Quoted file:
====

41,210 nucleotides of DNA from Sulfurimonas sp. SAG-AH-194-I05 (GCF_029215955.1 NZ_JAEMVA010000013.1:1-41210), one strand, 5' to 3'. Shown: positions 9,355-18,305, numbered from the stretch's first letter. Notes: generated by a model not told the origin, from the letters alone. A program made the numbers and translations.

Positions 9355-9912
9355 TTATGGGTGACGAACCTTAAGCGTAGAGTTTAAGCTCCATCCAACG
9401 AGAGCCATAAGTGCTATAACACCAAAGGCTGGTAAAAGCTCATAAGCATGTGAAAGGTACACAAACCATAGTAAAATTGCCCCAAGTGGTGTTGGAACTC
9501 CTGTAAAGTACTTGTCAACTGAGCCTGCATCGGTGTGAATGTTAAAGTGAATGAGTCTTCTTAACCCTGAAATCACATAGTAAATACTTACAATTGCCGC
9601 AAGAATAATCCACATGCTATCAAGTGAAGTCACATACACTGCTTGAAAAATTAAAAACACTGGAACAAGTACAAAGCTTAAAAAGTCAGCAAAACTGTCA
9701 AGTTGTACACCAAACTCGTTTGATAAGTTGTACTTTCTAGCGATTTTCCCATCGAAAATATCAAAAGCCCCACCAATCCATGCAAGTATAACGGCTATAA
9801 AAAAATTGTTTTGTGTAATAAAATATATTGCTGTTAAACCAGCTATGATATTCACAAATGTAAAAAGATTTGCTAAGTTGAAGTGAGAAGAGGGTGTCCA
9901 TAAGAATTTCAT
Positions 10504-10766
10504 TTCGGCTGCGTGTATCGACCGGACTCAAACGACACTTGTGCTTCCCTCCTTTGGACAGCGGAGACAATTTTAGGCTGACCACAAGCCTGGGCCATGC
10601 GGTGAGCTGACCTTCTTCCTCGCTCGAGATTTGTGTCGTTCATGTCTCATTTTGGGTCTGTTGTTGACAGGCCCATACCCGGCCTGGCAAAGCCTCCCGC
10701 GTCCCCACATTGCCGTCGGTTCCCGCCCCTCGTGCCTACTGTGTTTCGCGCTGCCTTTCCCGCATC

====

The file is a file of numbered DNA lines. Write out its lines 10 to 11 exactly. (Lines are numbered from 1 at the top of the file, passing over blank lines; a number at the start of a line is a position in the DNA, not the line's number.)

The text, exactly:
Positions 10504-10766
10504 TTCGGCTGCGTGTATCGACCGGACTCAAACGACACTTGTGCTTCCCTCCTTTGGACAGCGGAGACAATTTTAGGCTGACCACAAGCCTGGGCCATGC